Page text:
5 Most Used HR Assessment Methods in 2020

What is the best way to assess how well HR is working in a company? Discover the 5 most used HR assessments methods in 2020, as well as their pros and cons. 


The importance of HR assessments

For a business to grow, it needs to analyze what is working well in the company, and which areas require improvement. Though assessments should be a company-wide initiative, there is one area that requires more focus - human resources.

HR has a great deal of responsibility in a company, which is why this team needs thoughtful assessment protocols. We will look at five different ways to assess how well HR is working in a company in this article.

Top 5 ways to assess HR in 2020

Here are 5 most commonly used HR assessment methods in 2020:

HR assessment methods

HR assessment method #1: 360-degree feedback

In the HR assessment realm, one of the most popular methods is the 360-Degree Feedback review. This method requires the HR manager and assessor to collect feedback on an employee’s performance from everyone affiliated with them.

The employee’s peers, reports, direct managers, and managers from other departments that the employee conferred with on a project, are all asked for their feedback on the employee’s performance, their work ethic, their deliverables, general competence, and their behavior.

The 360-degree feedback method ensures that the assessment system takes into account multiple points of view for a holistic report from in-house and remote working staff. And it is an important way to understand how an employee works within a company.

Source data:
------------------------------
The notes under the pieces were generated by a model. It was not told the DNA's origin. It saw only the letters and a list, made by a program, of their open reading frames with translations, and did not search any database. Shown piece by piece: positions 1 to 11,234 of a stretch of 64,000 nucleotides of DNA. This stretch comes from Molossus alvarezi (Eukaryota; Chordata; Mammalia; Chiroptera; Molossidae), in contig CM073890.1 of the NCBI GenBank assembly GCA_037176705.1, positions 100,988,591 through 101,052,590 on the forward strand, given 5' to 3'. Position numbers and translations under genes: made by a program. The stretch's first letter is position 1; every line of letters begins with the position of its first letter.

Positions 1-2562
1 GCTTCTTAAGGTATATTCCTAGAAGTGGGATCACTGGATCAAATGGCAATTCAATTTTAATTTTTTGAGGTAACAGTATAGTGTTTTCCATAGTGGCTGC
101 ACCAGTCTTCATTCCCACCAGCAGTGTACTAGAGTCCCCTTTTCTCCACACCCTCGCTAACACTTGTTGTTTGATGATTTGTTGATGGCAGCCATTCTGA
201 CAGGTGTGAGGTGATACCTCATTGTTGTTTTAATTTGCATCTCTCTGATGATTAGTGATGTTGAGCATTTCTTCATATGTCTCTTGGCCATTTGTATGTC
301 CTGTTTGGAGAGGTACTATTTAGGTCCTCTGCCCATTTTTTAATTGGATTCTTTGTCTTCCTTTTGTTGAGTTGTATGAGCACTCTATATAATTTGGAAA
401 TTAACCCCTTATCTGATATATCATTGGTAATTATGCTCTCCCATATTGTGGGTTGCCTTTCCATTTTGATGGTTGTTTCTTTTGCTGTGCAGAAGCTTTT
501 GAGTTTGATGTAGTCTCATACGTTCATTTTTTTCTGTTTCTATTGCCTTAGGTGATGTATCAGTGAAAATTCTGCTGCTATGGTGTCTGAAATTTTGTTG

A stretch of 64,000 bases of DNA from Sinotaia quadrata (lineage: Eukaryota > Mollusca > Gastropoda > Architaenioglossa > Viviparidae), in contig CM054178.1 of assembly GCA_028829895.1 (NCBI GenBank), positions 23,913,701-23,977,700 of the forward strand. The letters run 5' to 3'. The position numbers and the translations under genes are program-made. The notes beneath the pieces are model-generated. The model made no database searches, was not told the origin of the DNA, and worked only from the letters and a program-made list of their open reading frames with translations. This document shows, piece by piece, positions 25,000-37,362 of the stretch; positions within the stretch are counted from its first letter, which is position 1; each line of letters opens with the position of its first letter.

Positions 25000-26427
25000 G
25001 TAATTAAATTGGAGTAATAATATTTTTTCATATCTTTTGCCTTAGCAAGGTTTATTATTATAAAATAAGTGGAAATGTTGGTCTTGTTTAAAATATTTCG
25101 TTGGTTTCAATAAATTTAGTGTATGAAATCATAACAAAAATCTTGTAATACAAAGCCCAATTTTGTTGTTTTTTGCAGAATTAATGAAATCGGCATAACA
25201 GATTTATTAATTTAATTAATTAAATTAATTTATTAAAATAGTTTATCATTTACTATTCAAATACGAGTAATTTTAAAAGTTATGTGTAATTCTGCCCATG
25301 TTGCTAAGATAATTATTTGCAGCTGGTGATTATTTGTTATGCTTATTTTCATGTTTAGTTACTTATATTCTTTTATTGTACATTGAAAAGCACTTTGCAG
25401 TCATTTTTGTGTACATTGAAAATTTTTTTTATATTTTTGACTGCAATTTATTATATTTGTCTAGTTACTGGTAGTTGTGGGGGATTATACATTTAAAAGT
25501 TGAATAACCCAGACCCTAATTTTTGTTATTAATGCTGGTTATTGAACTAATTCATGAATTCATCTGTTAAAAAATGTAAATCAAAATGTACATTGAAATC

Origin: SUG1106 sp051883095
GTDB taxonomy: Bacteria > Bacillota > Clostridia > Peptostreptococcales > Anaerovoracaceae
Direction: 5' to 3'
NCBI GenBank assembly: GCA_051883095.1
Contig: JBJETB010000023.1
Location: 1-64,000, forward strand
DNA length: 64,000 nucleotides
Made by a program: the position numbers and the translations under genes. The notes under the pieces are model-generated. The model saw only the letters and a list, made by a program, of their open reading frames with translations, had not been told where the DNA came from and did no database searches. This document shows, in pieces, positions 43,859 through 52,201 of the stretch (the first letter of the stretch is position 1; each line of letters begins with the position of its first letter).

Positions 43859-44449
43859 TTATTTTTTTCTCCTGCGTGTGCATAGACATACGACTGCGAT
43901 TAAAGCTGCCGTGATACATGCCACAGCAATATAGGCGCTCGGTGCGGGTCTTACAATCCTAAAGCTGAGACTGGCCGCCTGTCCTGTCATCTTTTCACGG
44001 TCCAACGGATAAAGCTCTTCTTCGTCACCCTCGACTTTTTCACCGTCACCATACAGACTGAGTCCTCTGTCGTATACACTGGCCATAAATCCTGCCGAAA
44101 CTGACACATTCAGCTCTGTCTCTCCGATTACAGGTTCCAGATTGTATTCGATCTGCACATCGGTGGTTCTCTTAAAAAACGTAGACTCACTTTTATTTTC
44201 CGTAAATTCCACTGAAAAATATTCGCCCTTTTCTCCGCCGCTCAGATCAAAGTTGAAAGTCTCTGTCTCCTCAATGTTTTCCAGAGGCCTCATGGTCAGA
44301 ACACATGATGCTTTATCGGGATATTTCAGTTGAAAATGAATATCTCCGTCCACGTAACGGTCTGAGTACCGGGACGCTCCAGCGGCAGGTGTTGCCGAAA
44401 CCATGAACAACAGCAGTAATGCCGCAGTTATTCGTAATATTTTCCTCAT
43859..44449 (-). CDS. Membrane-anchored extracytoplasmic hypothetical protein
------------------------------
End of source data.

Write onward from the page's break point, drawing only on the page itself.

People have different equations with each other - if you ask only one or two people for their thoughts on a person’s competence, you could get a biased viewpoint. By speaking to everyone involved with a single individual, one is able to reach a more thorough appraisal of the employee.

You can get insights into how they handle goals, stress, project management, and whether the person deserves to be moved into a leadership position.

✅❌ Pros and cons of this assessment method

The 360-degree feedback method gives the assessor a wholesome view of an employee’s abilities, not only in the professional arena but also as a yardstick for understanding interpersonal interactions.

However, it can take a great deal of time and money to conduct the method, particularly if the company has a very large staff. The feedback one receives for each team will also have to be personalized to some level - the amount of physical labor produced in one department may not be comparable to another.

One also needs to prioritize the areas of focus in the assessment - is it more important for employees to strive to achieve company goals or to create a collaborative environment? Weighing the analytics achieved from this method can take some trial and error but one can reach a standardized system with careful planning.

HR assessment method #2: Assessment center 

The Assessment Centre Method takes HR assessment outside the confines of the office, often to a central location where managers, assessors, and employees can gather. In the Assessment Centre Method, individuals are asked to perform a series of tasks or are grouped together to perform tasks.

Interestingly, this method was first created in the 1930s by the German army and has since been adapted for modern employment. In this method, assessors can examine very particular work-related skills that employees and applicants will need in a company by giving them exercises, conducting workshops, role-playing games, and simulations.

The HR team can use a mind map to assess the following skills included in this method:

While this method can give HR managers a wealth of knowledge about the social and interaction skills of individuals, it does not give you any specific role-related data.

Additionally, because of the competitive nature of the exercises, one may end up breeding an overly competitive environment that will overlap into company culture after the tests are complete.